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Section 125 of the Constitution Act, 1867

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Title: Section 125 of the Constitution Act, 1867  
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Subject: Constitution Act, 1867, Constitution of Canada, Section 92 of the Constitution Act, 1867, Equal authenticity rule, Alberta Act
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Section 125 of the Constitution Act, 1867

Section 125 of the Constitution Act, 1867 provides that:

This affects the taxation powers of both levels of government, and has received a broad interpretation in the Canadian courts.

Contents

  • Nature of the taxation power in Canada 1
  • Interpretation in the Canadian courts 2
  • Notes 3
  • References 4

Nature of the taxation power in Canada

Since the 1930 Supreme Court of Canada ruling in Lawson v. Interior Tree Fruit and Vegetables Committee of Direction, taxation is held to consist of the following characteristics:[1]

  • it is enforceable by law;
  • imposed under the authority of the legislature;
  • levied by a public body; and
  • intended for a public purpose.

In addition, the 1999 SCC ruling in Westbank First Nation v. British Columbia Hydro and Power Authority has also declared that a government levy would be in pith and substance a tax if it was "unconnected to any form of a regulatory scheme."[2] The test for a regulatory fee set out in Westbank requires:

  • a complete, complex and detailed code of regulation;
  • a regulatory purpose which seeks to affect some behaviour;
  • the presence of actual or properly estimated costs of the regulation; and
  • a relationship between the person being regulated and the regulation, where the person being regulated either benefits from, or causes the need for, the regulation.[3]

This is important to note, as taxation is barred under s. 121, but regulatory fees are not, and Canadian jurisprudence under s. 125 has turned on that distinction.

Interpretation in the Canadian courts

The nature of s. 125 has been described as thus:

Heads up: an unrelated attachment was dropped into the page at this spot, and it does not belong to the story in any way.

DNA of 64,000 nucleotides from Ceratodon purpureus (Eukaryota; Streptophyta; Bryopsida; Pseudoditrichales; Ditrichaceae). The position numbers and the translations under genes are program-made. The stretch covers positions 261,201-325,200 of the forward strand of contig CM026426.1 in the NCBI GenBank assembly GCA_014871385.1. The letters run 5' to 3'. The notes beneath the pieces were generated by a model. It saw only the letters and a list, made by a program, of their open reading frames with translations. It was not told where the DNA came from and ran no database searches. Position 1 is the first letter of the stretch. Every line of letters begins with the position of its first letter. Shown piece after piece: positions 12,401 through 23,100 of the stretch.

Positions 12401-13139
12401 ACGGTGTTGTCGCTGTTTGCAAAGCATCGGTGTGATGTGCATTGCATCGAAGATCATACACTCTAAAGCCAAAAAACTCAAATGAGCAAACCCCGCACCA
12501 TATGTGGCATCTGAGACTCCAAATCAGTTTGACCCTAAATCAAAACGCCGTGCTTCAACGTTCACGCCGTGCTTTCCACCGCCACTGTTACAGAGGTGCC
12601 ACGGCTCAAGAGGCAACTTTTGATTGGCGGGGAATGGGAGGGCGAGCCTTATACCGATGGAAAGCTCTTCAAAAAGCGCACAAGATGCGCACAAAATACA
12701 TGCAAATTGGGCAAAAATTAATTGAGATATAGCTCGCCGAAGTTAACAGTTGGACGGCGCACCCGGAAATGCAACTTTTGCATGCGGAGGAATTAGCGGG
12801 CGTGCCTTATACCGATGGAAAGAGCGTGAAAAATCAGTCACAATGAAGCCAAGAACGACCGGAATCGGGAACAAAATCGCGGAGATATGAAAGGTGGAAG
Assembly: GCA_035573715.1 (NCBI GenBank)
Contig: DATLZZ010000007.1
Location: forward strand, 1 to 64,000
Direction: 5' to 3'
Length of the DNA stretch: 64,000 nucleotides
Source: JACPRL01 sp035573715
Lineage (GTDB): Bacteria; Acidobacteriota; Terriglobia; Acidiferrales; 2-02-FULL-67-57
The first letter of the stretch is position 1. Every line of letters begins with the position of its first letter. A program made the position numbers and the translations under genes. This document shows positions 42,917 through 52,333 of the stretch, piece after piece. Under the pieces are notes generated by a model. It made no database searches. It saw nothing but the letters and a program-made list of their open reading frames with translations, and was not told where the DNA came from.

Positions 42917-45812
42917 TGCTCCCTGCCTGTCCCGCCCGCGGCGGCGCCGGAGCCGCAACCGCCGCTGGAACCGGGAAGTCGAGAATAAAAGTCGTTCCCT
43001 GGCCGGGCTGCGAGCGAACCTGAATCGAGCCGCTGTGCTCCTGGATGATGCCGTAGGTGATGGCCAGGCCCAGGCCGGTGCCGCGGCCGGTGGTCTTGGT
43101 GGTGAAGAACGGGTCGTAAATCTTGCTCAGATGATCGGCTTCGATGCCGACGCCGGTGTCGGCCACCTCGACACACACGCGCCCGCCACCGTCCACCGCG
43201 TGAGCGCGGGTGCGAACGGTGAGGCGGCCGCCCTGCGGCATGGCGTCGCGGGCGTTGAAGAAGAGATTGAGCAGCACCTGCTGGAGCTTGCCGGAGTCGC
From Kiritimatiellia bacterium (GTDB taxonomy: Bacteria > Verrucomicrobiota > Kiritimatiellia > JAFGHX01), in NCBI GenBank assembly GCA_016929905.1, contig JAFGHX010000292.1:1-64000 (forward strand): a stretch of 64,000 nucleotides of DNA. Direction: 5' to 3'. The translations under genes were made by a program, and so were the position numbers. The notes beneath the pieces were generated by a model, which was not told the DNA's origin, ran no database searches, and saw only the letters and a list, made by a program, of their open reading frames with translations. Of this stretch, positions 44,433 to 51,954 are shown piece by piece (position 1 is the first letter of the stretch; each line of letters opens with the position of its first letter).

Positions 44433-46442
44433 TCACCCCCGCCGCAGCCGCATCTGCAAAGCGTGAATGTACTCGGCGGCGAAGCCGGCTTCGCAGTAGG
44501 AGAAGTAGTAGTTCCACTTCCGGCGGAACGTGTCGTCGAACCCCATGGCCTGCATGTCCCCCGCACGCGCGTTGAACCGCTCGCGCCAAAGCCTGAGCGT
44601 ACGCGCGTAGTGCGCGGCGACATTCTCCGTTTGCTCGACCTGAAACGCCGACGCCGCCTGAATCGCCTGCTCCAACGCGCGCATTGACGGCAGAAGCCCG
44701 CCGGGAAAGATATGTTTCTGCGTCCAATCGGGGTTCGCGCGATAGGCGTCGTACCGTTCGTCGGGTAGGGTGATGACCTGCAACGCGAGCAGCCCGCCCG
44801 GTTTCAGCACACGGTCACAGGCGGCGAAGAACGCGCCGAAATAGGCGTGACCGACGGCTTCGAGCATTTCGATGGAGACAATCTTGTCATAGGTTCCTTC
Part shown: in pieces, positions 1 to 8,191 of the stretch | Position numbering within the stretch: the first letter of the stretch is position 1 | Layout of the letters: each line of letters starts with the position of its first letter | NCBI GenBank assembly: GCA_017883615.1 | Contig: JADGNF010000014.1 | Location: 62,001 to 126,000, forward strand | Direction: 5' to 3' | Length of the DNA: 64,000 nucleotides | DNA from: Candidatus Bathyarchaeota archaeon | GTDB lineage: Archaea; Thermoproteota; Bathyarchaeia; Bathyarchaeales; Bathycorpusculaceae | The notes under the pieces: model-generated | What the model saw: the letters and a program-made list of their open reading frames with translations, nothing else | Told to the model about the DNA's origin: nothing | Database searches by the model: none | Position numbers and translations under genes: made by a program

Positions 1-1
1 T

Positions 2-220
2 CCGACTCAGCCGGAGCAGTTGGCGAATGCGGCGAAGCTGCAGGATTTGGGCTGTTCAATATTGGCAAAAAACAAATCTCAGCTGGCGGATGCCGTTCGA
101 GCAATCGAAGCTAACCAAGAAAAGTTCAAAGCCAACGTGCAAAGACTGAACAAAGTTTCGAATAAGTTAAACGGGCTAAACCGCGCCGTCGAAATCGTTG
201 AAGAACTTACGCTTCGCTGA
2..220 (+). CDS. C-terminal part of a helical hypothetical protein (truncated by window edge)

Therefore, its prohibition covers taxation on the holding, as well as the acquisition and disposal, of property. In addition:

  • the provision also extends to property held by Crown corporations,[5] and
  • the prohibition on levying such taxation also extends to local governments levying taxes on federal property, as well as to First nations levying taxes on provincial property, [6] although measures have been taken to mitigate the impact[7]

However, provinces must collect and remit sales taxes on any commercial sales they make, since the obligation when it acts as supplier does not amount to a taxation of the province's property.[8]

In addition, provincial authorities must still pay customs duties, because such charges are not strictly based on the taxation power. As noted in the Johnnie Walker case:

Because of that, as noted in Re Exported Natural Gas Tax:

Notes

  1. ^ 1930Lawson, p. 363
  2. ^ 1999Westbank First Nation, par. 43
  3. ^ 1999Westbank First Nation, par. 44
  4. ^ 1982Re Exported Natural Gas Tax, p. 1078
  5. ^ Donison 2009, p. 6
  6. ^ 1999Westbank First Nation
  7. ^ at the federal level, see (R.S.C., 1985, c. M-13)"Payments in Lieu of Taxes Act". Retrieved 7 September 2012. 
  8. ^ 1992Re GST
  9. ^ 1922Johnnie Walker, p. 387
  10. ^ 1982Re Exported Natural Gas Tax, p. 1070

References

The Attorney-General of the Province of British Columbia v. The Attorney-General for Canada ("the Johnnie Walker case"), [1922] 64 SCR 377 (SCC). Full text of Supreme Court of Canada decision at LexUM
Lawson v. Interior Tree Fruit and Vegetables Committee of Direction, [1931] SCR 357 (SCC). 1930 CanLII 2 (SCC) Full text of Supreme Court of Canada decision at LexUM and CanLII
Re: Exported Natural Gas Tax, [1982] 1 SCR 1004 (SCC). 1982 CanLII 189 (SCC) Full text of Supreme Court of Canada decision at LexUM and CanLII
Reference re Goods and Services Tax, [1992] 2 SCR 445 (SCC). 1992 CanLII 69 (SCC); 94 DLR (4th) 51; [1992] 4 WWR 673; 2 Alta LR (3d) 289 Full text of Supreme Court of Canada decision at LexUM and CanLII
Westbank First Nation v. British Columbia Hydro and Power Authority, [1999] 3 SCR 134 (SCC). 1999 CanLII 655 (SCC); 176 DLR (4th) 276; [1999] 9 WWR 517; 67 BCLR (3d) 1 Full text of Supreme Court of Canada decision at LexUM and CanLII
Michael D. Donison (April 2009). "Knee-Capping the Competition: The Tax Exempt Status of Crown Corporations in Canada". Frontier Centre for Public Policy. Retrieved 7 September 2012. 
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